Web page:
Sharpening a pro-choice debate
Tabled by MP Baijayant Panda, the Treatment of Terminally Ill Patients Bill, 2016 contains several prominent features: it recognises the validity of advance medical directives by terminally-ill patients, which physicians will be bound to respect while treating them, and it also emphasises the need to account for palliative care when making end-of-life-care decisions. However, the provisions most likely to attract popular attention are those permitting physician-assisted suicide for terminally-ill patients.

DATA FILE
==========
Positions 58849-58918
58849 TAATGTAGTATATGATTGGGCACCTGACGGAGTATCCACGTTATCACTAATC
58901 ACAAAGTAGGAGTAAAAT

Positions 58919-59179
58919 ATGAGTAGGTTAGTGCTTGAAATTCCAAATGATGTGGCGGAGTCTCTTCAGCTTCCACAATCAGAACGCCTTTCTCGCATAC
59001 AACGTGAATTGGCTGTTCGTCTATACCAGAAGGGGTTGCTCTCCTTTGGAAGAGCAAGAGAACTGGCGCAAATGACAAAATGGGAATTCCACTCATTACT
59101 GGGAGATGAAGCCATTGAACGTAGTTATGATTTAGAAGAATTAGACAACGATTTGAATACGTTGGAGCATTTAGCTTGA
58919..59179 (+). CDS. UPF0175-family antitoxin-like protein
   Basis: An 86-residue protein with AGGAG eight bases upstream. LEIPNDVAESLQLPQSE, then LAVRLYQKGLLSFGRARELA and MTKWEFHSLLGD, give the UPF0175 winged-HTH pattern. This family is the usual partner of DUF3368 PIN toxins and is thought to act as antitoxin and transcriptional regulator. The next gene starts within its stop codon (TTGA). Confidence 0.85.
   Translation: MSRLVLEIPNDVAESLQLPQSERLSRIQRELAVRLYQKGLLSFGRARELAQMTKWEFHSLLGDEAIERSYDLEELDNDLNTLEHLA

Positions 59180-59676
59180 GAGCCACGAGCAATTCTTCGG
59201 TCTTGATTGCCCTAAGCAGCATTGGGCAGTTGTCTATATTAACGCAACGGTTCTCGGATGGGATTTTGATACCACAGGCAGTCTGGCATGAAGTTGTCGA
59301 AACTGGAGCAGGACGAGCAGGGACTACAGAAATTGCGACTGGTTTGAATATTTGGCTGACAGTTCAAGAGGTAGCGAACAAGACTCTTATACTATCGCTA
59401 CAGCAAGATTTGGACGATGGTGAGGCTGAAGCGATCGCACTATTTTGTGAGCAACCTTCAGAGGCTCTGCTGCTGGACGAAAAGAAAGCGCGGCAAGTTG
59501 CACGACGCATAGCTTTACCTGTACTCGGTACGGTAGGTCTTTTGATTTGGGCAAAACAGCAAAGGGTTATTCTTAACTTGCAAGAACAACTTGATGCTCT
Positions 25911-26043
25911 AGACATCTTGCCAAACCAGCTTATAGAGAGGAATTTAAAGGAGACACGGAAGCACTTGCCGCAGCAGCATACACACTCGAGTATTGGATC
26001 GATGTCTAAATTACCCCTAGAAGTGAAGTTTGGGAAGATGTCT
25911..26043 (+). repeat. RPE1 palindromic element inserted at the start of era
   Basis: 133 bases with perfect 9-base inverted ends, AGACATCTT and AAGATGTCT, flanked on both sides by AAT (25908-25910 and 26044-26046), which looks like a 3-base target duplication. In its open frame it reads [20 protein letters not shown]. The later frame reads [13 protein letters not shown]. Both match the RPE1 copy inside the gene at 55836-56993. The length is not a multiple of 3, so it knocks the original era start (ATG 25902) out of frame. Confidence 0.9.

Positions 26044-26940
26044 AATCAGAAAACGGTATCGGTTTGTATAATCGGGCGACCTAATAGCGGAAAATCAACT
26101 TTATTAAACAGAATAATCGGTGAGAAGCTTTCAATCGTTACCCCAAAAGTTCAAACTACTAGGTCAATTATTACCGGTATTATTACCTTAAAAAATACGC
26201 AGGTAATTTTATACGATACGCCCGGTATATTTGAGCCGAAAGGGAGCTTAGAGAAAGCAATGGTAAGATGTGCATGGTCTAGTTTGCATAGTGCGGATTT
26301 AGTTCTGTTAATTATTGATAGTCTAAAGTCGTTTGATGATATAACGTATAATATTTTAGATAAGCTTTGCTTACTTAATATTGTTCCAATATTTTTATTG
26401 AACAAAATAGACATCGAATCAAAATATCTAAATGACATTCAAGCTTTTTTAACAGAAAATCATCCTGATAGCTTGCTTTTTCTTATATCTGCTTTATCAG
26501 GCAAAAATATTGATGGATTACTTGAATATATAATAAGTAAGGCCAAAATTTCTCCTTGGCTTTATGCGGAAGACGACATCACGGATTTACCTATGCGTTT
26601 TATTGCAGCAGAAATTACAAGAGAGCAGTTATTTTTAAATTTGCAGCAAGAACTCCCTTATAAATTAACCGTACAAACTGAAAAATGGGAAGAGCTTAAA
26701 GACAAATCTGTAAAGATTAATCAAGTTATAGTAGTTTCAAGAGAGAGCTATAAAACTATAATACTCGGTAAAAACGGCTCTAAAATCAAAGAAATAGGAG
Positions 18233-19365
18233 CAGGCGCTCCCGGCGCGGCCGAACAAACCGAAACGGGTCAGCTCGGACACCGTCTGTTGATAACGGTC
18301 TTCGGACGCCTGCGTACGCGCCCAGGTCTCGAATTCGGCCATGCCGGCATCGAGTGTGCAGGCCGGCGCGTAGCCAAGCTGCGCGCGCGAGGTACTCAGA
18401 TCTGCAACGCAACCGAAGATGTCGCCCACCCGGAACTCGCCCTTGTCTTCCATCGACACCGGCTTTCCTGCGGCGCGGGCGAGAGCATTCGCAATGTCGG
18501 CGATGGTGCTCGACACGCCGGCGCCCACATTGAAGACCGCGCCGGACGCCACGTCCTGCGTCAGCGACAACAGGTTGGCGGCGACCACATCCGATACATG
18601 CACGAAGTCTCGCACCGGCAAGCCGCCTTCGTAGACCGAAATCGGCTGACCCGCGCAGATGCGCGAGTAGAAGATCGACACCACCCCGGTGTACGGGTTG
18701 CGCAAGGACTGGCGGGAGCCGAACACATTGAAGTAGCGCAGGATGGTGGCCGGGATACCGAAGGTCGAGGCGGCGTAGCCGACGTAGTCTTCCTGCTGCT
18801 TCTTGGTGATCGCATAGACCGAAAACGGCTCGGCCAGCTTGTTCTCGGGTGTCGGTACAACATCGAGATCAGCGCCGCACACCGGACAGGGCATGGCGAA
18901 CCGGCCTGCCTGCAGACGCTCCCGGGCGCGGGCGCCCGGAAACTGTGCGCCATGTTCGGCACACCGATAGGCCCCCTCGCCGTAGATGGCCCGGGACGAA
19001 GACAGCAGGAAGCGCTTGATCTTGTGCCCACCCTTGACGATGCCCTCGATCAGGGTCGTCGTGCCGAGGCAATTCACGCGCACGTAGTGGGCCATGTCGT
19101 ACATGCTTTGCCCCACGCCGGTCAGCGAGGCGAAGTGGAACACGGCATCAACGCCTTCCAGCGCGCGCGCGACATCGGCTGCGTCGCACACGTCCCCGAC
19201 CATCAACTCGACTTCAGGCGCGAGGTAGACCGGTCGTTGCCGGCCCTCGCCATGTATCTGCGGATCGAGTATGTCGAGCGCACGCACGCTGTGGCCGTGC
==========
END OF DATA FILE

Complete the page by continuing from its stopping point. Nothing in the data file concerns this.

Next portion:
Would be interesting to see how Parliament reacts to the right of a terminally ill person to assisted suicide.The first efforts have been made in this direction through this Bill, which recognises the right of terminally-ill patients to withhold and refuse medical treatment, and to express their desire to a medical practitioner to assist them in committing suicide. It does not permit active euthanasia. Once the practitioner is satisfied that the patient is competent and has taken an informed decision, the decision will be confirmed by a panel of three independent medical practitioners. This Bill is a bold and welcome step in many respects, and is a significant improvement over the draft Ministry Bill that it is based on. It moves away from decision-making based on the ‘best interests’ of the patient and recognises the right to die with dignity. However, there is need to clearly think through some of the provisions in this Bill and the procedures it sets out.